Homemade Cleaning Products
For my homemade kitchen cleaner, I add twenty drops of lemon oil and twenty drops of lavender oil to a 50/50 solution of cooled boiled water and vinegar. Lemon is a great degreaser and lavender has brilliant antibacterial properties:
My home-made spray made light work of my dirty worktops. Here you can see the before and after shots:
Sparkling clean, and germ-free without any trace of harsh chemicals! When you use the spray (or any other vinegar based homemade cleaning products) then you do get a smell of vinegar, but that completely disappears once dry, and you’re left with a very light and pleasant scent of the essential oils.
If you have any tough spots of grime or dried in food then I find a light sprinkling of bicarbonate of soda, followed by a spray of your vinegar solution and a good rub helps remove the dirt. If it’s particularly dried on or hard to shift try spraying it with a liberal amount of vinegar and leaving it to soak for 10 minutes before wiping.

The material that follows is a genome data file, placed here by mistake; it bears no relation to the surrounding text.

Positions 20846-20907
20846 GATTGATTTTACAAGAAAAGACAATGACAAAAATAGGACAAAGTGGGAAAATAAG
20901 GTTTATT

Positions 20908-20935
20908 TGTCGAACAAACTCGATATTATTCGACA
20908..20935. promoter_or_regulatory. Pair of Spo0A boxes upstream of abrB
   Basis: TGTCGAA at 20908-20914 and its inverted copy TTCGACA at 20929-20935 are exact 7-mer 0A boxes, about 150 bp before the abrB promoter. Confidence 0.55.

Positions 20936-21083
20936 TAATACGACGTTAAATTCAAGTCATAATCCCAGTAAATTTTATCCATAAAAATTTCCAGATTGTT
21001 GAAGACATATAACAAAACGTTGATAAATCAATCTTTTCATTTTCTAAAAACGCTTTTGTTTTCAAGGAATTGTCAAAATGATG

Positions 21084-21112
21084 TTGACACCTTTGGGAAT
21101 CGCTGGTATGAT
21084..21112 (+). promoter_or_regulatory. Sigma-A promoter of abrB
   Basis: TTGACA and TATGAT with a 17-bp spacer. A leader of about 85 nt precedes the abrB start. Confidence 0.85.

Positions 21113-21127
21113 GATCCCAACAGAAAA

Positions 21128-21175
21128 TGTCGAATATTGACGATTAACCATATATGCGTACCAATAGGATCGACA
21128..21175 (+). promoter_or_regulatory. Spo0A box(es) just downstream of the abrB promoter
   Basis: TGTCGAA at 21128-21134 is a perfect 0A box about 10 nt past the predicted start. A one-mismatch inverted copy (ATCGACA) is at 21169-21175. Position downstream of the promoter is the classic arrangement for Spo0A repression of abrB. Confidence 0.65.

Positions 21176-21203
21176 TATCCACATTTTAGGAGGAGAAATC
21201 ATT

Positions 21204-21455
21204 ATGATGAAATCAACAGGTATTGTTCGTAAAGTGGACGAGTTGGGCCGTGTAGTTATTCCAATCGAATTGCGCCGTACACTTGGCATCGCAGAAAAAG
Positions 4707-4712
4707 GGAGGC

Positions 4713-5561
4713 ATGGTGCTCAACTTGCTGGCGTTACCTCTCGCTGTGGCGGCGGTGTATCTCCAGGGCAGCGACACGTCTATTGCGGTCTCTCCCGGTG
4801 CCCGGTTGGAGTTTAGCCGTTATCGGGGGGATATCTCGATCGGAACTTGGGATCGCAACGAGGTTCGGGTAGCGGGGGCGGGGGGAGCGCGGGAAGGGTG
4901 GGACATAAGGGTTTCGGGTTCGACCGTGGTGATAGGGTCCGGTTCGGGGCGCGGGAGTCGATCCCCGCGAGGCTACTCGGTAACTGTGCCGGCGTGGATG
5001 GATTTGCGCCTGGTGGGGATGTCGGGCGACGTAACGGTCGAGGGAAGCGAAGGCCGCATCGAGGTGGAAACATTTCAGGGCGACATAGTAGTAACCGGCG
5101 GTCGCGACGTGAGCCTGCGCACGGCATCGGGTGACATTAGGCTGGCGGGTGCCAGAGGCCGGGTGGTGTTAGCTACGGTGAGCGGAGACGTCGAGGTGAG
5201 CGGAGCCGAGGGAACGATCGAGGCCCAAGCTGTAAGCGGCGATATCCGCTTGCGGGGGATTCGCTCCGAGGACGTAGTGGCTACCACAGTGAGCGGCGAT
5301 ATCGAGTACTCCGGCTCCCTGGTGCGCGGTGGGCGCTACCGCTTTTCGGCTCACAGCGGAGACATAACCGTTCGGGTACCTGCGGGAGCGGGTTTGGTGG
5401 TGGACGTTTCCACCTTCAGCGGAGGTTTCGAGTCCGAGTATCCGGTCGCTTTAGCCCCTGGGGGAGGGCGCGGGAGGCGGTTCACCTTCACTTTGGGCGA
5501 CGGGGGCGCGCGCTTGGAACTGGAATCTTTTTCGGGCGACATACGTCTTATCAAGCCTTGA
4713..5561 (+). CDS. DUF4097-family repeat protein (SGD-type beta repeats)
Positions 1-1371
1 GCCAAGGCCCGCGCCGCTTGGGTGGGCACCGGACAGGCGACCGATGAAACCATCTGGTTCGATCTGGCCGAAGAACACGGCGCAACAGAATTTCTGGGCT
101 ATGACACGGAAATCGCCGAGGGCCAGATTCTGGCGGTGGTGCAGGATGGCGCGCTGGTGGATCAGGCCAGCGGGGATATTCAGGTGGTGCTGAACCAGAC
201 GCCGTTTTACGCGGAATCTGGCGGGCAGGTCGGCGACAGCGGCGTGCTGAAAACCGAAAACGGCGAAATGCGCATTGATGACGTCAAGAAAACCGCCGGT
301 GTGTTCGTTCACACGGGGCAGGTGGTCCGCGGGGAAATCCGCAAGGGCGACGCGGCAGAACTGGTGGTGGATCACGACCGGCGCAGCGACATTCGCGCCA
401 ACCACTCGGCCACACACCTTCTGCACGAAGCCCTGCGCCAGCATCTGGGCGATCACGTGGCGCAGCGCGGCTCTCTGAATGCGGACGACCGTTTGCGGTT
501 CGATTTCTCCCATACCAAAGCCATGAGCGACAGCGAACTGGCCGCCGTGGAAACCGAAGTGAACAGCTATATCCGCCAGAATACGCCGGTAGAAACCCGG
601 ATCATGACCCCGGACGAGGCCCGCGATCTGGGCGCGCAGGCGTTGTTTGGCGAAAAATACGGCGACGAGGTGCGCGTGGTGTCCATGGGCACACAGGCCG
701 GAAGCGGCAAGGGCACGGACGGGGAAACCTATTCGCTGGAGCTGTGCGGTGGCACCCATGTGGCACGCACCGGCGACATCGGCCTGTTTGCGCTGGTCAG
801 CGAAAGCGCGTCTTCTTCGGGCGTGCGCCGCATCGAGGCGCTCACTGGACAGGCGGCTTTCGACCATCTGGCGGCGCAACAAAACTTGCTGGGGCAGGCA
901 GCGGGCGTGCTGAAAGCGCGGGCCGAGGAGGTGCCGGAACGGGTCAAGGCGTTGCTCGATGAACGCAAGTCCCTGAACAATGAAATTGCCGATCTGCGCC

I also made bathroom cleaning spray, again using another vinegar spray bottle. This time, to the 50/50 cooled boiled water and vinegar solution I added 20 drops of lavender oil and 20 drops of tea tree oil. Tea tree oil has brilliant antiseptic and anti-fungal properties, making it brilliant for cleaning bathrooms:
I’ve been spraying it on my tiles after showering to inhibit the growth of mould and remove soap scum, and also using it to wipe down the sink and toilet and everything else. Again, it initially smells of vinegar but when it dries you can’t smell it – only a very subtle aroma of tea tree and lavender.
I’ve used vinegar for years as a fabric softener, but I’ve only just started adding essential oils to the vinegar. Simply fill an old jar with vinegar, and add 30 drops of orange oil to your vinegar for softened clothes and a delicate and clean aroma to your laundry, without a hint of vinegar, I promise! With regards to dosage I just fill up to the line on the fabric conditioner drawer of my machine and that seems to work a treat.